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She’s grown from her experiences, and refuses to sit by as “a monster” sits in her home. She challenges Jon to fight Bolton. Then, when Jon prepares to attack Bolton’s army, Sansa assesses the situation realistically, without allowing anger or blind optimism to cloud her judgement. She’s fearless, but she isn’t stupid. She’s aware that this battle could end in her capture, and she refuses to be taken back to Bolton alive.

She also prepares Jon Snow for Bolton’s trap, warning him that Bolton will not allow their brother Rickon to survive. Inevitably, Jon falls for the bait anyways, leading his army into the open arms of defeat, only to be bailed out by Sansa’s behind-the-scenes political maneuvering.

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Although I still can’t figure out why Sansa didn’t just tell Jon that Littlefinger was bringing an army to back them up.

While this episode heavily featured Sansa’s story arc, she wasn’t the only badass female strategist highlighted this week. We also got to see Yara Greyjoy and Daenerys Targaryen agree to back each other in their claims to the Iron Islands and Westeros, respectively.

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Even back in Westeros, where a patriarchal religion had publicly humbled Cersei and (to a lesser degree) Margaery, both women are plotting ways to take back their power. Meanwhile, Arya is finally poised to reunite with other key characters, after holding her own plot line for several seasons.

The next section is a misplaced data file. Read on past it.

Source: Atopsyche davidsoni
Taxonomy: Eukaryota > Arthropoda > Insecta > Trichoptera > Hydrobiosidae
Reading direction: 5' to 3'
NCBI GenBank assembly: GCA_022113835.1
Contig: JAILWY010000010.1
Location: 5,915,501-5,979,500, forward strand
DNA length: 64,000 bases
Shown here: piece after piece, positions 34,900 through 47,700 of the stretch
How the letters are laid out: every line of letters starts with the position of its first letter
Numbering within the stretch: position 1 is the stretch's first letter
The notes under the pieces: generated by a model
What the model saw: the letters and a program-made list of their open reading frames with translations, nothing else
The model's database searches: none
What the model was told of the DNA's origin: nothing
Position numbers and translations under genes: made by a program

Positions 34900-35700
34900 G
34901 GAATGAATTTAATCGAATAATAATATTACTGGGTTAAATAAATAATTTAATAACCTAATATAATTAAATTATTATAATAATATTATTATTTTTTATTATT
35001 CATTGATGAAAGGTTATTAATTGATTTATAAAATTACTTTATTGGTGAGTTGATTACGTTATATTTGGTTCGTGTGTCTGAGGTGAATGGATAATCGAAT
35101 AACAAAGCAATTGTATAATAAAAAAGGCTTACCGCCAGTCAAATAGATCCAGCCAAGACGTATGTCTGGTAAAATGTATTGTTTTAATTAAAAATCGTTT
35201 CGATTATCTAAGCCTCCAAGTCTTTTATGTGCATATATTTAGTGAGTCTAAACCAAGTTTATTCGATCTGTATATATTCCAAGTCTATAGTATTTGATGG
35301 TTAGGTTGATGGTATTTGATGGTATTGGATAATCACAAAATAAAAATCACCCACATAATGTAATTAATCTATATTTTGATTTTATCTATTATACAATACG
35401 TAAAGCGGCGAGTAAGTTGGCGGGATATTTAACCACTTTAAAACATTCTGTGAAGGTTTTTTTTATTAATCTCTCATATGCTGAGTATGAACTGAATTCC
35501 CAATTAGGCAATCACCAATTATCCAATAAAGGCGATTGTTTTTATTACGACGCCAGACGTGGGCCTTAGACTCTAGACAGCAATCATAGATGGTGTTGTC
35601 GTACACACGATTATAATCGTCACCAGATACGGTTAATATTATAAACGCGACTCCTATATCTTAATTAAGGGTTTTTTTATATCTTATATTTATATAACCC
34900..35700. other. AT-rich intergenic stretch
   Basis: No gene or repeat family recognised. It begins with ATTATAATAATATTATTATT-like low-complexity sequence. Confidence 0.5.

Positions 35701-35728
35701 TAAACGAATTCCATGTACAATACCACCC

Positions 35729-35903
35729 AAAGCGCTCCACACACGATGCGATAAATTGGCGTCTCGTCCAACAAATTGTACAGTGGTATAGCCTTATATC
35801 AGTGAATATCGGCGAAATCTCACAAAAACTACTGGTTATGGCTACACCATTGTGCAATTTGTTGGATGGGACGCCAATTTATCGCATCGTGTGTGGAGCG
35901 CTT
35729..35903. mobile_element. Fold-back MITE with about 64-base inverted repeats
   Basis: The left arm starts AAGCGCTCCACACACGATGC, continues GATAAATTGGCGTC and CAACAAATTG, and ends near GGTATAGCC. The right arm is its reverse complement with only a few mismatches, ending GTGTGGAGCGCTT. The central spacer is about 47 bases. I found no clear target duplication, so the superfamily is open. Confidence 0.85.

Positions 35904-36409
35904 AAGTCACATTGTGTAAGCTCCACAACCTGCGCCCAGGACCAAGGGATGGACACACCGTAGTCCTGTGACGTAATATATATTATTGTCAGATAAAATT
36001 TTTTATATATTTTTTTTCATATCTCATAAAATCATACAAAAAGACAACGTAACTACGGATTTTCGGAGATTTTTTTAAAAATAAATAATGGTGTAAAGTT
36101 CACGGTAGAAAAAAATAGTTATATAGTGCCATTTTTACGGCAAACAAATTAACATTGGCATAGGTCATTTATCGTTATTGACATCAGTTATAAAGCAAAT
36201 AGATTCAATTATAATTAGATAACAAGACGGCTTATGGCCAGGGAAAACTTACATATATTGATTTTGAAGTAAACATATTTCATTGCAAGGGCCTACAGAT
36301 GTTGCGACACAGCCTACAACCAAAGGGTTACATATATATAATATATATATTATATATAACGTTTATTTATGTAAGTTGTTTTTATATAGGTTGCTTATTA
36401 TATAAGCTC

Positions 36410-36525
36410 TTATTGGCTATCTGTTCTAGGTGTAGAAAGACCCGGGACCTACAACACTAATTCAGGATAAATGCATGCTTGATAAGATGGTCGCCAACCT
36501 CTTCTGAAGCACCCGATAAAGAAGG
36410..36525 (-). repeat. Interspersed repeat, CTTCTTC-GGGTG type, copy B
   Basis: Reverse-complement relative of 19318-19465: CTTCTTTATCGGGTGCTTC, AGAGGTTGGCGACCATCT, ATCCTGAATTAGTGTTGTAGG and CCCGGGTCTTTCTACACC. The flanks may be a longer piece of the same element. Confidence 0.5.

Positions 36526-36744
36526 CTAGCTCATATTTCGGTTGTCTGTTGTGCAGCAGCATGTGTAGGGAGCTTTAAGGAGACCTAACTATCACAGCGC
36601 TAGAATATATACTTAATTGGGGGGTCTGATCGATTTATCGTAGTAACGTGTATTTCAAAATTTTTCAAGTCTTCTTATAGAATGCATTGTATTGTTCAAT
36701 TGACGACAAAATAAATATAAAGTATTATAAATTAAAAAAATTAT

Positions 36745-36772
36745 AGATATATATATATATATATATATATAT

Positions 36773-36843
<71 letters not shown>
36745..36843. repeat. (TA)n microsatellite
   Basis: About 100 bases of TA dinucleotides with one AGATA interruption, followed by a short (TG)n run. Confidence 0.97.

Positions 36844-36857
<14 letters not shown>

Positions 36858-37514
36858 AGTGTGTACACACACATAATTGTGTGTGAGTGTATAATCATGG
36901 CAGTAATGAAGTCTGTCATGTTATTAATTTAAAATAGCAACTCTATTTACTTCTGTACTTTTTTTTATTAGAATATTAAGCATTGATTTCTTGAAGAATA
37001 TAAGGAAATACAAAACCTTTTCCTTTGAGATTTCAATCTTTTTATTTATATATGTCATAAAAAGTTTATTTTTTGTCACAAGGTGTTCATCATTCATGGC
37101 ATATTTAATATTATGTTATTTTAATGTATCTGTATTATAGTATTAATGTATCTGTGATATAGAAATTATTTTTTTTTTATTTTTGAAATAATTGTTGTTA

In spite of the devastating trauma inflicted on many of its female characters, Game of Thrones is ultimately home to some of the most intelligent, multifaceted, and interesting female characters on TV. Lucky for us, the show’s directors may finally be moving away from the problematic violence towards those female characters in an effort to respond to fans’ demands. After the extreme backlash to Season 5, director Jeremy Podeswa came forward “to explain that the upcoming season will address the concerns about sexual violence that plagued [the season]”. Presumably, this is why we’ve been allowed to see Sansa moving beyond her past trauma to be more than just a rape trope meant to motivate male characters.

Game of Thrones gained its massive following partially because of its unpredictability. Bad things can happen, even to your favourite characters. While I’m willing to accept these traumas as part of the world where the story takes place, I am not willing to have sexual violence reduced to a trope (like Sansa’s rape could have been), or construed as irrelevant (as we saw with Daenerys’ and Cersei’s experiences in earlier seasons). I’m happy to see GOT change it’s representation of women. I’m particularly happy to see directors intentionally make these changes in response to fan outrage and boycotts. It reminders viewers that we do have the power to challenge these representations.

We’ve called out gratuitous sexual violence and seen some legitimate changes. Now if only we could get some more decent roles for actors of colour.